Consider cutting $85 billion (sequester) is seen as an absolute disaster - TEOTWAWKI by many - imagine a $1 trillion cut.


Post office will shut down - many hospitals would close (medicare payments would stop) - welfare checks - not today - anyone with a government contract would stop work - many school systems depend on the federal money to make teacher payroll - airports would shut down -

You get the idea.

Forget about a debt default - a forced balanced budget would cause riots in the streets.

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Old 02-18-2013, 21:41   #120
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Was it last year that some bookkeeping error caused welfare payout in one local office to cease (in Georgia?) for a single day, and there was nearly a riot?
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Old 02-18-2013, 23:31   #121
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Was it last year that some bookkeeping error caused welfare payout in one local office to cease (in Georgia?) for a single day, and there was nearly a riot?
That's what happens when the checks stop.
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Old 02-19-2013, 01:23   #122
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That's what happens when the checks stop.
Social overhead..
It is quickly becoming unsustainable.
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Old 02-19-2013, 03:36   #123
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Corrected in the quote below.

That is why the delay in the payout of the Greek Law Bonds CDS was a big deal. The current ISDA Master Agreement calls for the settlement of the CDS (payout) ONE day after the "credit event" has been declared to have occurred. ISDA took their time in declaring the CDS has been triggered to allow the counterparties a chance to collect the necessary funds in an attempt to avert contagion. That action, combined with what happened to GM and Chrysler bondholders in their "bankruptcies", proved that loaning money to sovereigns and to companies "too big to fail" is much more risky than the coupons suggest. As someone who actually does loan money to the USG (I use TreasuryDirect) and at one time to GM, I was and am very concerned as some of my T-bond maturities are still 25-plus years in the future.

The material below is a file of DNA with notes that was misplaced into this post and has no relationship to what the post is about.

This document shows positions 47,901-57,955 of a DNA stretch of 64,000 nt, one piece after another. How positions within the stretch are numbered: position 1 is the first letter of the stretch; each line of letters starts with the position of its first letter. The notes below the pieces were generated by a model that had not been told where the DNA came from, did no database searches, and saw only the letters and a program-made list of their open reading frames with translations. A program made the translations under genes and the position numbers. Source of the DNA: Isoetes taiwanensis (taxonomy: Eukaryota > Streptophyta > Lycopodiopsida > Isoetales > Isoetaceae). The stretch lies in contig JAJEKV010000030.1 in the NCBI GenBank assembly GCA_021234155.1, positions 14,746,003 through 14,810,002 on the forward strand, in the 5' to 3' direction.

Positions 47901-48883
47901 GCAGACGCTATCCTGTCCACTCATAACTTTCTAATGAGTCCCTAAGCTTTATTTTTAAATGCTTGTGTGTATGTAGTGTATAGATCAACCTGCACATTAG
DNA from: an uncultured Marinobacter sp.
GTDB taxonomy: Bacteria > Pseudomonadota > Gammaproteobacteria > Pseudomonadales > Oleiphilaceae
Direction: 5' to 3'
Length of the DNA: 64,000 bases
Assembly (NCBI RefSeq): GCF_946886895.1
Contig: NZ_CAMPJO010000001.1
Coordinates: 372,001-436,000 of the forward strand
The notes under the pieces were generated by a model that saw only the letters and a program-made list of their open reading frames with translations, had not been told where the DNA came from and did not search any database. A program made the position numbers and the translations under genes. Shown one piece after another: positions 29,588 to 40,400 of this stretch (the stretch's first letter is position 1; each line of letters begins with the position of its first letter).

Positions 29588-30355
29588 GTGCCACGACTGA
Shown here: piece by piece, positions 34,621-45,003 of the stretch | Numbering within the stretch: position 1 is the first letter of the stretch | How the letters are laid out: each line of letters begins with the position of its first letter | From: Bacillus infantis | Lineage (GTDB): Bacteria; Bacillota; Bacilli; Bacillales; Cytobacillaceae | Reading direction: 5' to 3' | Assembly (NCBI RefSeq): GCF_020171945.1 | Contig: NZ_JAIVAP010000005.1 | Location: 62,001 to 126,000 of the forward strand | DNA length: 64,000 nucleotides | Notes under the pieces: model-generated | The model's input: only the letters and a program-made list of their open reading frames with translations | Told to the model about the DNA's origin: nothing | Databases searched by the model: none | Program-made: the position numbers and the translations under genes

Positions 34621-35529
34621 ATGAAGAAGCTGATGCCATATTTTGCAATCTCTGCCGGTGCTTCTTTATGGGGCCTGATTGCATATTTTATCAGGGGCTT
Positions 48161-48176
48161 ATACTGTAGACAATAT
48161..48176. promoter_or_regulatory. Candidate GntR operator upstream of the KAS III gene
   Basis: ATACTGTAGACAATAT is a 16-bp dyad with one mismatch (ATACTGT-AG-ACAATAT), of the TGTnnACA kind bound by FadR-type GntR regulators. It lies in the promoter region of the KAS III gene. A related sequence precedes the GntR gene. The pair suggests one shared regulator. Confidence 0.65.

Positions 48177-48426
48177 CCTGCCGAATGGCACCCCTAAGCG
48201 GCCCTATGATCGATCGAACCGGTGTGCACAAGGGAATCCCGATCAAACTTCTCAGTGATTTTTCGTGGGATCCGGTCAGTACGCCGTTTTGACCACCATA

Just about everyone and everything depends upon money being where it is supposed to be exactly when it is supposed to be there. Small delays have large consequences for both people and markets. The 1979 USG default is an interesting story, especially how much it really cost the taxpayers in terms of more debt service due to higher rates.

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That's what happens when the checks are late.
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Old 02-19-2013, 05:03   #124
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Please re-read what I posted and do some research. Japan has all three of those problems x 2 compared to the US. Their economy has limped along for nearly 20 years.
Japan isn't fighting multiple (how many? I lost count) wars and maintaining hundreds of bases around the world and almost a dozen carrier fleets and X boomers...


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Old 02-19-2013, 07:09   #125
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If you're smart, you will stock a YEAR's supply of food at home. Everyone reading this message. I am not kidding. Food riots are not pretty.
I've been trying to do this for a while. Everytime I go to the grocery store, I try and buy more than I need in long term storage food items, to put away. If I need it, I figure I am going to really need it. If it looks like magic fairy dust is going to fix everything, I will just eat it and save a little on groceries one day.